Cotton: “Yeah, thanks, Dave. So when we talk about the ‘triad’ in this conversation and the rhetoric that’s going back and forth on whether or not you need one or not, I think presenting forces to the commander of STRATCOM for all three legs and being able to provide options for him to be able to provide options to the president is key and fundamental. So when we talk about the land-based ICBM leg, we’re talking about the responsive leg. When we talk about the bomber leg, we’re talking about that leg that can be seen, that can be a generated force. What people don’t really talk about is how each one of the legs — and of course, the third leg being the SLBMs in the subs that is the donor leg that the United States Air Force doesn’t own — but what we don’t talk about a lot is how each leg of the triad complements each other, how each leg of the triad, actually, or can be hedges for the other leg … to ensure that we’re maximizing what Adm. Richard as the commander of STRATCOM can present to the president. Right?
“So when you — and oh, by the way, it must work because our adversaries are doing exactly the same thing. Right? … The Chinese has announced that, you know, that they have, not a fledgling triad, that they have a triad. Right? The Russians have a triad for the exact same reasons on being able to complement each of the other legs. So this argument that if you — which I don’t agree with; I want to maximize the options that we can provide as the provider of the force and present the force to STRATCOM, who then presents it to POTUS. I want to be able to maximize those effects to be able to do that. And I don’t, you know, it’s really hard to kind of figure out how you can do that when it is not a triad. And when you say, ‘Well, will a diad work?’ I’ll say to that, for me, I think the answer is no.”
Deptula: “No, it’s very good. Gen. Bussiere has often said that we’re talking about the triad, but NC3, your nuclear command, control and communications, is the fourth leg of that triad. That would be a quad, I guess, but whatever.”
Cotton: “A quadad.”
Deptula: “Yeah, it clearly is a crucial part of the modernization plan. And obviously, nuclear command and control, if there’s anything that ought to be secret, really secret, it’s that, but can you talk a little bit about a broad scheme of modernization for NC3?”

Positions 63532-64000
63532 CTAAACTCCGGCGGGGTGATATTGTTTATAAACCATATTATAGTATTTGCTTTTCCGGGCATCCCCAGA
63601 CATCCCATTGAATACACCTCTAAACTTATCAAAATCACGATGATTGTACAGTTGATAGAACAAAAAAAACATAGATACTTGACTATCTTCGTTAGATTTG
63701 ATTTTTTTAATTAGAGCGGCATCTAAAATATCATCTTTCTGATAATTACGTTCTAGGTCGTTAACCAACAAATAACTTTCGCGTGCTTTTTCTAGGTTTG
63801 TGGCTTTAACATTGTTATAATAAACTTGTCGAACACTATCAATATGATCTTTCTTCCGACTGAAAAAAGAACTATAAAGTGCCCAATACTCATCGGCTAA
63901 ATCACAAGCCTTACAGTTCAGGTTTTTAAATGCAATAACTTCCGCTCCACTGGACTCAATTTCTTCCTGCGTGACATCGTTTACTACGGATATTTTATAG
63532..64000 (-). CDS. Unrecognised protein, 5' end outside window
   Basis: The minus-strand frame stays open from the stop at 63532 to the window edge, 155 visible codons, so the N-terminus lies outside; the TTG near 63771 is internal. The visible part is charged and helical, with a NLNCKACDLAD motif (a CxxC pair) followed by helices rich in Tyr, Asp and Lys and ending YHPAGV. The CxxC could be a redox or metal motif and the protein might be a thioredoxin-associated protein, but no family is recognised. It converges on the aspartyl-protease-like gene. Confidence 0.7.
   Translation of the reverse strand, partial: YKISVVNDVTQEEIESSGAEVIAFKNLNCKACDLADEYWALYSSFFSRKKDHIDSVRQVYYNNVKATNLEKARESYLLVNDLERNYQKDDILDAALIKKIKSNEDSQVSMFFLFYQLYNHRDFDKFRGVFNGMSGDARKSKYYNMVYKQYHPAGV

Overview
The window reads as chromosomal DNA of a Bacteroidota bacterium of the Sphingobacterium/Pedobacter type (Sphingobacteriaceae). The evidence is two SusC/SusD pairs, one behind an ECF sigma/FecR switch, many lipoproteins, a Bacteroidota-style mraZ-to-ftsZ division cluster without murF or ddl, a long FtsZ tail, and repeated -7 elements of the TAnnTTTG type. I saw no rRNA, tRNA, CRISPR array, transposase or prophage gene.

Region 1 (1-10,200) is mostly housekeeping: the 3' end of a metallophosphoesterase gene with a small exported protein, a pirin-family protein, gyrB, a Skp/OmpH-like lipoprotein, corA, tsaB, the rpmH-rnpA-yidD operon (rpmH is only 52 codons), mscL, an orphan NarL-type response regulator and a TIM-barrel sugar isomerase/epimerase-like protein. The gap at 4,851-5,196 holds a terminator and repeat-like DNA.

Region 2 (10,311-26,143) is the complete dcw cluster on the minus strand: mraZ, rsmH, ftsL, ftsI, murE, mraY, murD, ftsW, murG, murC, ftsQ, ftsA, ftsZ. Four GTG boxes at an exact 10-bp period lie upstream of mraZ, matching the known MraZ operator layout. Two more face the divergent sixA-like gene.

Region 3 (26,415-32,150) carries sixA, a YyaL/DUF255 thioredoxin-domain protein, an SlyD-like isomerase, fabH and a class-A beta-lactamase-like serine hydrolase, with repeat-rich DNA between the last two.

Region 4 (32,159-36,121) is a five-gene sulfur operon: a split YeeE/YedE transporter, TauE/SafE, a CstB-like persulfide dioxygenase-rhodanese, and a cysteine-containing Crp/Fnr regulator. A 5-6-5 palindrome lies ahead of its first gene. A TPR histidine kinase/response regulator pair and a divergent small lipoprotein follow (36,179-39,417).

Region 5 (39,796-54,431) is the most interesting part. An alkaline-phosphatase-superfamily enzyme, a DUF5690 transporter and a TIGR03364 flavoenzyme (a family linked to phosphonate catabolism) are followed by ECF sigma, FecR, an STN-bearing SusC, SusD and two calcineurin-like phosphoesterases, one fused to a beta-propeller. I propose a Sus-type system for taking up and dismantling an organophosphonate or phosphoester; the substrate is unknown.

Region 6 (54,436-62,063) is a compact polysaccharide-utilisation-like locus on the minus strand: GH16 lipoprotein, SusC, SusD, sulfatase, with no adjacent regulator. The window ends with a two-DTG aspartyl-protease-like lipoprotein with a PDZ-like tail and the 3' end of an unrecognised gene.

Bussiere: “Yeah, absolutely. I guess I’ll just expand upon your comment about the fourth leg of the triad. You know, the credibility of our strategic deterrence forces is in the three legs of the triad. The credibility of our ability to deter is in our ability to command and control it. So over many, many decades, we have developed and fielded, both in the Air Force and in the Navy, 204 systems that account for NC3 that are currently on the books. And over the last [garbled] years, the Department of Defense, the Air Force and the Navy has gone to great strides to acknowledge and account for those systems and make sure that their readiness and operational utility is extended into the future. It was so important to then Secretary Mattis that he directed the stand-up of the NEC, the NC3 Enterprise Center in Omaha, so the commander of STRATCOM, Adm. Richard, is also the commander of the NC3 Enterprise Center, which accounts for that connective tissue between the Air Force systems and the Navy systems both for today and the future. I’d offer to you the expertise in this room and then the industry partners are going to be the future for what we call NC3 Next.
“So not only do we have an obligation to maintain the current 204 systems today at full operational capability, but there has to be a graceful transition into the future. So you can think about, I think it was the chief that said this morning, when he came in the Air Force, he was a captain before he had email. So think about how we’ve developed our NC3 systems to do command and control decades ago, and then think about the technology we have today. And so how we’re going to transition and take advantage of the technologies and the innovation that industry and the Air Force and the Navy have both from operational perspective and a technical perspective and merge that into what we’re calling NC3 Next, and couple it with JADC2 that the Department of Defense is doing with the services, is absolutely essential.
“But we can’t lose sight of the fact that we have to maintain our current full operational capability today as we gracefully transition to those systems. All that I’ll offer is if the ‘NC3 Enterprise Center,’ ‘the NEC,’ is a new term for you, we’d invite you out to get educated on that, both from a component perspective and then from a joint perspective.”
Deptula: “Thank you. And Gen. Cotton, as the strategic deterance landscape is changing markedly given proliferation issues, actions by Russia and China and the increasing role of technology, could you walk us through a bit about what other actors are doing when it comes to building their own nuclear weapons capabilities?”
Cotton: “Yeah, let’s start with China. I mean, you alluded to it in your opening comments, so, you know, and I spoke of it as well, so think about where we thought the minimal deterrence rhetoric that was being articulated in the mid-2010s. Right? Minimum deterrence; 2015, from where I alluded to being a commander of the 20th Air Force, where you know, the talk was, ‘We don’t need to worry about that until about 2035-2040s.’ Then I become the deputy commander of Air Force Global Strike Command, and that moves to 2035. I’m the commander of Global Strike Command, and now it’s 2030. They are building their arsenal at a rapid pace.
“So from that perspective, seeing the H6N, for example, as their nuclear-capable bomber, saying that it has extended legs, seeing that they’re actually now doing air refueling. Where if that was a regional notion in the past, why now train your crews on air refueling capability and etc. Seeing hypersonics being introduced for China. Let’s move to Russia. So, Russia: 80 to 85% complete on their nuclear modernization. And we’re just beginning.